neeroc (neeroc) wrote,

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That's what you get for travelling with guns *g*

A co-worker of mine shoots guns as a hobby. He was off this week to a competition in Equador. We have been killing ourselves with the thought of him trying to get to Columbia then Equador with his guns. Things didn't start off well for him. Last Thursday he realized that his passport renewal had been lost. That left him 3 business days to get a new one. He's been getting rather chummy with his member of Parliament and it appears his new one arrived in time for his Wednesday flight.

From the sounds of it, it might have been better if he stayed home *g*:

So I got to the airport this morning, just about 2 hours before departure, and waited in line a full 45 minutes for them to process one, 1, I repeat, one single passenger. After an hour in line, I finally get to the ticket agent who wishes me good morning, and asks for my tickets. Now, do you think that F@@@ travel agent ever got around to actually sending me tickets? Not in this lifetime. So... twenty minutes and $900 later, I now had a freshly printed set of tickets in my hot little hands. Then I remind the ticket agent I have a pistol in my luggage. He wants to see it... I gotta tell you how much I love pulling a gun out of my bag in an airport. It really gives me that warm, fuzzy comfortable feeling. Right.... It is now about 6:30, my flight leaves at 7:00, and I still haven't made it to security and US customs yet. Fortunately, everybody else has already gone through international security, so I was able to get the X-ray person's attention and warn her there was a gun in the bag. She thanked me for that... Then we started working on what was required to get me through security. Apparently, not a lot of people fly through the Ottawa airport with guns. Finally, several security people later, they decide to call a US customs dude over. While friendly, he wasn't real familiar with the ATF form 6 Non-Immigrant Alien firearms import paperwork. After disappearing for a few minutes, with all my paperwork, he returns and decides he wants to check the serial number. Out comes the gun again. Only this time, the guy wants to make sure it isn't loaded. My open gun, because of the laser sight mount, and a safety that tends to engage if not held down, is difficult to rack if you aren't familiar with it. So picture this guy struggling to pull the slide back, me trying to talk him through it, all the while he is waving it around just about over his head. Honestly. With visions of SWAT teams followed by an experience with latex gloves dancing through my head, I tried to hide under the counter, but there was just no where to go. Finally, he gets it open, satisfies himself all is ok, and the gun goes back in the case. Next stop, US customs... This actually went pretty smoothly. The guy who had checked the gun and my papers, met me at the counter and explained the whole thing to the guy there. Through quick. They wish me luck at the match.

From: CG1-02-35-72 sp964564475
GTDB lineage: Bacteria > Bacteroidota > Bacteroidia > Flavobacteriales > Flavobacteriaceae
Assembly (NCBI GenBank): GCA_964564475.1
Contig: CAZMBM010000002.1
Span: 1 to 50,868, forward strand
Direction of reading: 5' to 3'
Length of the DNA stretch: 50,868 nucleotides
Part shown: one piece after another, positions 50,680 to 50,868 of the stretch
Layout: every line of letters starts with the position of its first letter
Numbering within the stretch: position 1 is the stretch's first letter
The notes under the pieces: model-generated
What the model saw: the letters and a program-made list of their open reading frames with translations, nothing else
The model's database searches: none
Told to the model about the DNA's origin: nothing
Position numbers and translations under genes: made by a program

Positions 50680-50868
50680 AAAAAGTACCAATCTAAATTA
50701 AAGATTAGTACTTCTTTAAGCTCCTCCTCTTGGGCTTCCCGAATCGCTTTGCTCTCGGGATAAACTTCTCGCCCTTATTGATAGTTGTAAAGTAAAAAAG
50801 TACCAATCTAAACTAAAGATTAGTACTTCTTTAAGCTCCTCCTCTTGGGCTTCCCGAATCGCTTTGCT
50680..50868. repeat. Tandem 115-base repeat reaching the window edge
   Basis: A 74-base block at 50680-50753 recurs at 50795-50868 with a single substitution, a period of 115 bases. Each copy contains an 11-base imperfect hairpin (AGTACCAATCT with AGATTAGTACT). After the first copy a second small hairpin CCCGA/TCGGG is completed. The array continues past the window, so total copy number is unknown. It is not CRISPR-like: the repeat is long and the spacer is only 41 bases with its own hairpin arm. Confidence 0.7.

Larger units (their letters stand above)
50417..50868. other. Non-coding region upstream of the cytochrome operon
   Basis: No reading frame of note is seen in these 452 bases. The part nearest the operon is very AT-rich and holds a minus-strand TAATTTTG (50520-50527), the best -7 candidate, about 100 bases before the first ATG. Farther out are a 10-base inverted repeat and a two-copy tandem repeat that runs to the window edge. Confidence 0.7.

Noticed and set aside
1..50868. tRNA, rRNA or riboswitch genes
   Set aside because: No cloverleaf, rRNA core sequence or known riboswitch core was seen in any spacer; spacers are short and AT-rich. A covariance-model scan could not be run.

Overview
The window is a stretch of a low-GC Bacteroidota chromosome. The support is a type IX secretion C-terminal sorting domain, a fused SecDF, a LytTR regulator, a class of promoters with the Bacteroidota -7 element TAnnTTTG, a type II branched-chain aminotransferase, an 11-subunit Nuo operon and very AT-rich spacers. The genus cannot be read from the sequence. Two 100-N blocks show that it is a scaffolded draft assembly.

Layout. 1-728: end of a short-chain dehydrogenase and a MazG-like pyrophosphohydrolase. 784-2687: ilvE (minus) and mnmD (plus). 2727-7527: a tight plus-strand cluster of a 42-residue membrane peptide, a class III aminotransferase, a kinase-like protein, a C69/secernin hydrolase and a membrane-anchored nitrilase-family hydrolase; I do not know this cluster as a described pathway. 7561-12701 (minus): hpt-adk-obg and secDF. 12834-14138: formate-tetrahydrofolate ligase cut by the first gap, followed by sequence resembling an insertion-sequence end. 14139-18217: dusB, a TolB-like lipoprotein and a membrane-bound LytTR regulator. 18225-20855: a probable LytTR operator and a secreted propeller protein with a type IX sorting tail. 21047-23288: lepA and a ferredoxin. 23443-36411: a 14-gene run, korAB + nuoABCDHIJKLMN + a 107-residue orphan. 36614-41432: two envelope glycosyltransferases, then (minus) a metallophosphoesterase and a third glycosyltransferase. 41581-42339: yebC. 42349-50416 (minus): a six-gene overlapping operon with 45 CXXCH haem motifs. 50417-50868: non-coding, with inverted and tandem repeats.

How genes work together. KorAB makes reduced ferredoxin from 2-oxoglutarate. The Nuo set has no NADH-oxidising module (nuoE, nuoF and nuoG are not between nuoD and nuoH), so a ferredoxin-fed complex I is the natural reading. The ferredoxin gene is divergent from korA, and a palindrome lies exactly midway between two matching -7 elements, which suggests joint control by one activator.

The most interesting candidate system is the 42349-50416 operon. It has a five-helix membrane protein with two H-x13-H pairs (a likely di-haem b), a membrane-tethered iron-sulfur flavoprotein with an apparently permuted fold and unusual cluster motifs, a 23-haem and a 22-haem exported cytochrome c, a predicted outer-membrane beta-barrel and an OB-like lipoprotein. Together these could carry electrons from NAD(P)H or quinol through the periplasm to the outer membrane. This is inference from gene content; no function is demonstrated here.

So... it is now about 10 to 7:00. I'm at the gate, plane is about 5 minutes late. All is good in the world. I had a nice smooth flight to Atlanta. Now I just have 6 hours to kill waiting for the flight to Bogotá. Now I only have to make it through Columbia in one piece, and hope my luggage makes it sometime this week. I mean, what could go wrong?

Ok, so that was written at the Atlanta airport. To answer my question of what else could go wrong…